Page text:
Any violation of this statute is classified as a first-degree misdemeanor punishable by up to 180 days in jail and/or a fine of up to $1,000. If an alleged offender has been previously convicted of endangering children or any offense involving neglect, abandonment, contributing to the delinquency of, or physical abuse of a child, the crime becomes a fourth-degree felony punishable by up to 18 months in prison and/or a fine of up to $5,000. If an alleged offense results in serious physical harm to the child involved, the alleged offense is a third-degree felony punishable by up to five years in prison and/or a fine of up to $10,000.
Under Ohio Revised Code § 2919.22(B), an alleged offender can also face criminal charges for doing any of the following to a child under 18 years of age or a mentally or physically handicapped child under 21 years of age:
- Abusing the child;
- Torturing or cruelly abusing the child;
- Administering corporal punishment or other physical disciplinary measure, or physically restraining the child in a cruel manner or for a prolonged period, which punishment, discipline, or restraint was excessive under the circumstances and created a substantial risk of serious physical harm to the child;
- Repeatedly administering unwarranted disciplinary measures to the child, when there is a substantial risk that such conduct, if continued, will seriously impair or retard the child's mental health or development;
- Enticing, coercing, permitting, encouraging, compelling, hiring, employing, using, or allowing the child to act, model, or in any other way participate in, or be photographed for, the production, presentation, dissemination, or advertisement of any material or performance that the offender knows or reasonably should know is obscene, is sexually oriented matter, or is nudity-oriented matter; or
- Allowing the child to be on the same parcel of real property and within 100 feet of, or, in the case of more than one housing unit on the same parcel of real property, in the same housing unit and within 100 feet of any act of drug manufacturing when the alleged offender knows that the act is occurring, whether or not any person is prosecuted for or convicted for drug manufacturing.
First offenses for any of the violations listed above are classified as first-degree misdemeanors and subsequent offenses are fourth-degree felony offenses, but violations that result in serious physical harm to the child involved become second-degree felony offenses punishable by up to eight years in prison and/or a fine of up to $15,000.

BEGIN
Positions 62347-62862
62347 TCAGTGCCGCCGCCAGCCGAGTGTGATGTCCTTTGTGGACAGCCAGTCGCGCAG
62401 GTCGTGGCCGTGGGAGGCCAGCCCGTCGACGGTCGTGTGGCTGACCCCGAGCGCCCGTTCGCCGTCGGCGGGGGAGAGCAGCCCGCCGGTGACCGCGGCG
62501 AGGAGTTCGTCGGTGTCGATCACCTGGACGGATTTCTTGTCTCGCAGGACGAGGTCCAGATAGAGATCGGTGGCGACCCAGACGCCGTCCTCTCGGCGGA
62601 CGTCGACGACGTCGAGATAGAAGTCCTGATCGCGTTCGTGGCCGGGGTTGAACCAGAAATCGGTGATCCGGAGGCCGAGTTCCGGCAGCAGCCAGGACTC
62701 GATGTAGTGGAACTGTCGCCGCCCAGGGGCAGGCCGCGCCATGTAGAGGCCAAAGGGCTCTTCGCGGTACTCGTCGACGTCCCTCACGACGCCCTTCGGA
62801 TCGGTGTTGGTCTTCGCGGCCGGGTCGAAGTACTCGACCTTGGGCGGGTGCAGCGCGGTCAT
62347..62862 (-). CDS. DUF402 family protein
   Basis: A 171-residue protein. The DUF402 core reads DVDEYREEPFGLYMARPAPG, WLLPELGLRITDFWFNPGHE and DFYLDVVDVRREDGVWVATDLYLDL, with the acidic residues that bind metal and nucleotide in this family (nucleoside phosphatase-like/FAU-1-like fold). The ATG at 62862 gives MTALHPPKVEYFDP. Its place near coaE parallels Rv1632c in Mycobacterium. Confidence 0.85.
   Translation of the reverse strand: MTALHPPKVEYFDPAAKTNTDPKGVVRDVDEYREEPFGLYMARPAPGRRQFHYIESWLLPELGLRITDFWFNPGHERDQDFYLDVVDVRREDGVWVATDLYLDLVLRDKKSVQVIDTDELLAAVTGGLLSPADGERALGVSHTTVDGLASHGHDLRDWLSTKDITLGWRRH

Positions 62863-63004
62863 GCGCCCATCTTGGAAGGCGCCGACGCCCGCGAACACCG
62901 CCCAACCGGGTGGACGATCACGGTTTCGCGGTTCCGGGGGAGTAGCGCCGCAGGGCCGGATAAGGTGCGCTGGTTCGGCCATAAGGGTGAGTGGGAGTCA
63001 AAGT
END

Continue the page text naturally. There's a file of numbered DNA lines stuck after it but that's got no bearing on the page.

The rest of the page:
COCA | Council on Child Abuse / Prevention. Education. Awareness. — COCA is a 501(c)(3) nonprofit organization committed to and focused on the prevention of child abuse. On this website, you can learn more about COCA, its programs, and people the organization helped. You can also find information about past and upcoming events as well as some of COCA’s programs.
Council on Child Abuse of Southern Ohio, Inc. (COCA)
4531 Reading Road
Cincinnati, Ohio 45229
Family Nurturing Center — Family Nurturing Center is a nonprofit social service agency that has services and programs focused on the education, prevention, and treatment of all forms of child abuse and neglect. On this website, you can learn more about the center’s mission, vision, and guiding principles. You can also find information about Family Nurturing Center’s programs, including Nurturing Parenting Programs and Child Abuse Treatment Services as well as many others.
Family Nurturing Center
801 A West Eighth Street
Cincinnati, OH 45203
Joslyn Law Firm | Cincinnati Child Abuse Defense Lawyer
Do you believe that you might be under investigation or were you already arrested in southwest Ohio for alleged child abuse or neglect? You should not make any kind of statement to authorities until you have contacted Joslyn Law Firm.
Brian Joslyn is a skilled criminal defense attorney in Cincinnati who represents clients in Montgomery, Bridgetown, Anderson, Delhi, Harrison, Springfield, Sycamore, Forest Park, Springdale, and surrounding areas in Hamilton County. Call (513) 399-6289 or complete an online contact form to take advantage of a free, confidential consultation that will let our lawyers review your case.